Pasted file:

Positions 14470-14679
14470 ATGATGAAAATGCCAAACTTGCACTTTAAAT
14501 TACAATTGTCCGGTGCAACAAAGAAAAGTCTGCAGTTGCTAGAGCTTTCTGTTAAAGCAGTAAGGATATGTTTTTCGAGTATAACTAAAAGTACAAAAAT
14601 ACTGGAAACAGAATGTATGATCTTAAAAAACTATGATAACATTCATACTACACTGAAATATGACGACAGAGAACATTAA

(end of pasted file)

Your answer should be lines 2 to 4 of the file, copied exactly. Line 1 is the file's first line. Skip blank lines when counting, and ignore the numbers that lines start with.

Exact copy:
14470 ATGATGAAAATGCCAAACTTGCACTTTAAAT
14501 TACAATTGTCCGGTGCAACAAAGAAAAGTCTGCAGTTGCTAGAGCTTTCTGTTAAAGCAGTAAGGATATGTTTTTCGAGTATAACTAAAAGTACAAAAAT
14601 ACTGGAAACAGAATGTATGATCTTAAAAAACTATGATAACATTCATACTACACTGAAATATGACGACAGAGAACATTAA